The Government's announcement of the Basic Income for the Arts pilot "heralds a new era for the arts in Ireland" and proclaims an "unprecedented commitment" to funding creative practice. The organised relief for more than 800,000 people suddenly thrust into unemployment by the onset of the pandemic and the initiative now – in what we hope is the pandemic's late phase – to create a "safety net for artists" draw from a deep collective memory of the greatest social experiment in the history of the United States: the New Deal.
In the depths of the Great Depression, 25 per cent of the US workforce were unemployed. More than 13 million families took their places in the breadlines that became the iconic images of the 1930s. Displaced people crowded into shantytowns, nicknamed Hoovervilles in condemnation of the ousted president’s failures in domestic policy. The new president Franklin Delano Roosevelt’s strategy was to put a positive spin on an inherited problem, focusing on “settlement” rather than homelessness and cultivating a rhetoric of stability and abundance in place of precarity and scarcity.
When we think of the New Deal, we often think of major infrastructure projects: airports, road building, rural electrification, the Hoover Dam visible from space. But FDR’s plan also included federal support for music, theatre, writing and the visual arts. Under the Federal Art Project, one of the programmes collectively known as Federal One, artists received $23.60 a week (about $500 today) with no restrictions on the work that they produced. But in order to qualify, artists had to prove that they were completely destitute, a humiliating bureaucratic process.
Artist and printmaker Riva Helfond remembered, “They were spot checking where we lived, who we lived with, whether we were making any extra money, whether we were really producing….there were some nasty people.”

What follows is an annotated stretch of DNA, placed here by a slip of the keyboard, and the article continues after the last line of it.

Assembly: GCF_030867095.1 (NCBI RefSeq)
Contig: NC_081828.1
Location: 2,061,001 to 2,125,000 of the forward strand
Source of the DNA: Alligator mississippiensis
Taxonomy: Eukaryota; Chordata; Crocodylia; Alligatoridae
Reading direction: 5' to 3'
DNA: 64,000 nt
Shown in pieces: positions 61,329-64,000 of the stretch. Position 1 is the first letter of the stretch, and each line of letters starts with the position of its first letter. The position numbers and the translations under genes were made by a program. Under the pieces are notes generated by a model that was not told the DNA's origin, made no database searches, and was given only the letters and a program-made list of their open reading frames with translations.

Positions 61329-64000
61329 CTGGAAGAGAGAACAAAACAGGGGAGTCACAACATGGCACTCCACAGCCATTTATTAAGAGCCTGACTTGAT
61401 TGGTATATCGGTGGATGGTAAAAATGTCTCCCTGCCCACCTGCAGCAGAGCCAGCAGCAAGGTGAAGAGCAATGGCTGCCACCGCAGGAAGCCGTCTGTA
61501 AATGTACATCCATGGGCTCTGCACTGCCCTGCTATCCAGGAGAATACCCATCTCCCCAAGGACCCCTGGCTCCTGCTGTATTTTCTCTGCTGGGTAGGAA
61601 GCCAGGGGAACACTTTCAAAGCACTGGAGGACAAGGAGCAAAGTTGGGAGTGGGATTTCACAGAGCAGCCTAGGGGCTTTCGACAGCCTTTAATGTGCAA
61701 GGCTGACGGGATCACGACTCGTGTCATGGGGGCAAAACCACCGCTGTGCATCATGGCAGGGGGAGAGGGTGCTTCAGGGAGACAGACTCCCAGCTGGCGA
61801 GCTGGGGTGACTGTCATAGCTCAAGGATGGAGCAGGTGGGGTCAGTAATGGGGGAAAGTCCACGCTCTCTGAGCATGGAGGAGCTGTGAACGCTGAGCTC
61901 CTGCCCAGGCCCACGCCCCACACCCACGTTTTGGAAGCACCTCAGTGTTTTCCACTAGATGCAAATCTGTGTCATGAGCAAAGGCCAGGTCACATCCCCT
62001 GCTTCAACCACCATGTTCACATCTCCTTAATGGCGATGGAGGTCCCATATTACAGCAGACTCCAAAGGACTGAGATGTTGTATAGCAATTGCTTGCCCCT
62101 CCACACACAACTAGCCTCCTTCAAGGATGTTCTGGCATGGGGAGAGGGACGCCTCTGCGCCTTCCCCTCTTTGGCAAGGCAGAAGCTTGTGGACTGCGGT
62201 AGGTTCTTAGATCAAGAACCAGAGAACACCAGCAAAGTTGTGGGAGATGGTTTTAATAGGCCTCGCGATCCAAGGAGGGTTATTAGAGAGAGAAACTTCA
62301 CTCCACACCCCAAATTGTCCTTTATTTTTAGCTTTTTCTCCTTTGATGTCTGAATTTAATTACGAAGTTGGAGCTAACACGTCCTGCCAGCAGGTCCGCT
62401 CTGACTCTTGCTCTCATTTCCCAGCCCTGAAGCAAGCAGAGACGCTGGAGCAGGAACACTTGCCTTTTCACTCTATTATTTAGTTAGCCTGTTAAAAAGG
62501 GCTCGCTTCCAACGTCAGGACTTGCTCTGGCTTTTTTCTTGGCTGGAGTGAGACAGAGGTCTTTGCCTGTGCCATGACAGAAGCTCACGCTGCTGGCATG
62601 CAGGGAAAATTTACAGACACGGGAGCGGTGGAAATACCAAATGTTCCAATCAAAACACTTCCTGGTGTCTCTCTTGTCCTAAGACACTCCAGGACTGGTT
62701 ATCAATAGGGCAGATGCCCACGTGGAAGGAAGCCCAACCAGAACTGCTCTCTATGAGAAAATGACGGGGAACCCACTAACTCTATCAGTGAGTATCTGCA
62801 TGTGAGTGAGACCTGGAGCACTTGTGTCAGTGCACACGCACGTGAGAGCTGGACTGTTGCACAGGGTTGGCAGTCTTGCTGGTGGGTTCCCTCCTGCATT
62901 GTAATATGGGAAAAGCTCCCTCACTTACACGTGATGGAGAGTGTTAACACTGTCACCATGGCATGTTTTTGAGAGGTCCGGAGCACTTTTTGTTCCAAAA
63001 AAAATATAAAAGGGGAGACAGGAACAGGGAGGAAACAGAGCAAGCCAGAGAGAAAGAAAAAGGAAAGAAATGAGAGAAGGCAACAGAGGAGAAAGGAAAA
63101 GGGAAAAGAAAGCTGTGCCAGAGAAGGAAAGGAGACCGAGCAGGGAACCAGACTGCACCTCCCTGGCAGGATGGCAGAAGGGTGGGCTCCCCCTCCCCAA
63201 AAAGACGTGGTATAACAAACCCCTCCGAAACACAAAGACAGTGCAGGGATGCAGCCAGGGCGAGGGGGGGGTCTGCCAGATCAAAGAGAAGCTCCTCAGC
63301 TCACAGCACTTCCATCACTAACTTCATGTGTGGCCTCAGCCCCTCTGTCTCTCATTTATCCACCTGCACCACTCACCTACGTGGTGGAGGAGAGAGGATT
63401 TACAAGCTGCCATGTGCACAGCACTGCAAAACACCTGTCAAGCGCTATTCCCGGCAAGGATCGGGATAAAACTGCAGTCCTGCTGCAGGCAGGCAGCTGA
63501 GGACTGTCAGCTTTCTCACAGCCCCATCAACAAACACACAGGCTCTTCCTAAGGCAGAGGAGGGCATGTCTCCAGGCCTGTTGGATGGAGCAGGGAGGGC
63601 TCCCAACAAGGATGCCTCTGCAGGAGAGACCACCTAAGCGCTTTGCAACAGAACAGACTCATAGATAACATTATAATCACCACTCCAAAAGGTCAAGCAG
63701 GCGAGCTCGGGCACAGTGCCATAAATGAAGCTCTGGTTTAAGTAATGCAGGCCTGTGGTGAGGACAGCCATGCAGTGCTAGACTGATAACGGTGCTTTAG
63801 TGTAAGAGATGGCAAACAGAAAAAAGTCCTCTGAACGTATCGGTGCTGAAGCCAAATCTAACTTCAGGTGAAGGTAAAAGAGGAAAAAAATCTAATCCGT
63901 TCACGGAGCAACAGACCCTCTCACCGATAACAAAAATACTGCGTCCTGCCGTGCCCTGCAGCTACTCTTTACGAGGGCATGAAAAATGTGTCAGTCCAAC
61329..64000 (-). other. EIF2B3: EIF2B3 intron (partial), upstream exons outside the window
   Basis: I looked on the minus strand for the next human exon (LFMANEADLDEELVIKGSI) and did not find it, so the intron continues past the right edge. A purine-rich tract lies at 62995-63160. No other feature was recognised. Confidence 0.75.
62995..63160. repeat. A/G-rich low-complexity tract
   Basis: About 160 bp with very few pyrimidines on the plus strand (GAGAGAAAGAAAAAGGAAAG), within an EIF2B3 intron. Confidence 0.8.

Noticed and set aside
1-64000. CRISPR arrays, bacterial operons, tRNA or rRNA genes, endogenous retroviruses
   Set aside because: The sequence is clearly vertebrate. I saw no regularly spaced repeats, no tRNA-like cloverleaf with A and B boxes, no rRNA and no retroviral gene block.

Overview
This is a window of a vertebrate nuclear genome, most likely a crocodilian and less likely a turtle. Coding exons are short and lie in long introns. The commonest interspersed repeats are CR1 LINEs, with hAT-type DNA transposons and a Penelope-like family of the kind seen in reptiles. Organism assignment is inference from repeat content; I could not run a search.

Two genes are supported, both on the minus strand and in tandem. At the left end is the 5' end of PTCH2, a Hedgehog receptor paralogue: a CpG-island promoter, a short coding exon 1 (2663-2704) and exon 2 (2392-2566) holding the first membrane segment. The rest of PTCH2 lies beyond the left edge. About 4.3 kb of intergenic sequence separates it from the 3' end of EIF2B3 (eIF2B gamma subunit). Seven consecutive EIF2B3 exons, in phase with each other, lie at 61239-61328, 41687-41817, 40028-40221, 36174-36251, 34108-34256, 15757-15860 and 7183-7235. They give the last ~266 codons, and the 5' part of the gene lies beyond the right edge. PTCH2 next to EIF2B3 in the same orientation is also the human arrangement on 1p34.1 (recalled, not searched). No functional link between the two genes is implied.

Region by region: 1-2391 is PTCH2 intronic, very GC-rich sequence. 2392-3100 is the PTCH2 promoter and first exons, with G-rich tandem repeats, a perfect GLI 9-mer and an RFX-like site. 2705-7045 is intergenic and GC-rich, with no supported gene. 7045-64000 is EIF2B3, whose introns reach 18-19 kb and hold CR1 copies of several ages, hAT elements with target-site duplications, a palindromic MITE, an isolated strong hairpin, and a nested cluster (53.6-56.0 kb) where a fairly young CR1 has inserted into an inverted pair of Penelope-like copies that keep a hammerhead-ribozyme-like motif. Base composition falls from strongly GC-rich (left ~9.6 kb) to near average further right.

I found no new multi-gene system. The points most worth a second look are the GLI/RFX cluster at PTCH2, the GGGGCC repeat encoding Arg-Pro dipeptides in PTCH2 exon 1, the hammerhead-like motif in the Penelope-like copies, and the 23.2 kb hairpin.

The stigma associated with taking government payments led some artists, including renowned sculptor Louise Nevelson, to downplay or completely overwrite the New Deal work from their life histories. This deliberate forgetting that was a consequence of collective trauma has disguised just how crucial New Deal funding was for the survival of the creative arts.
What makes this period of history so important to us now is not the depth of need but the sense of collective endeavour. The Irish Government is to be commended on its design of a “non-competitive process”, its avowal of the “intrinsic value” of creative practice, and its understanding of the time it takes for artists to build portfolios, when financial security is fundamental to the development of creative practices. It’s essential that as the pilot expands, the Government maintains its commitment to equity, the respect of artists’ privacy, and the diversity of their work.
As much as it inspires, the New Deal also offers a cautionary tale for Ireland. Federal funding for the arts faltered as politicians and the cultural elite countered the democratisation of access to creative practice, lobbing accusations about the nature and quality of the work that was being produced.
Arts administrators were faced with a barrage of bureaucratic directives and sensational reporting from the press that contributed to the programme's defunding and ultimate demise. And crucially, as Basic Income for Artists is seen as a step toward "Ireland's first basic income" (Irish Times, March 1st, 2022), the Irish Government should be mindful of the ways that the New Deal replicated structural racism and housing inequality – urgent issues that the country must now face.
Lauren Arrington is Professor of English at Maynooth University. She is writing a book about radical women artists of the New Deal. Her most recent book is The Poets of Rapallo.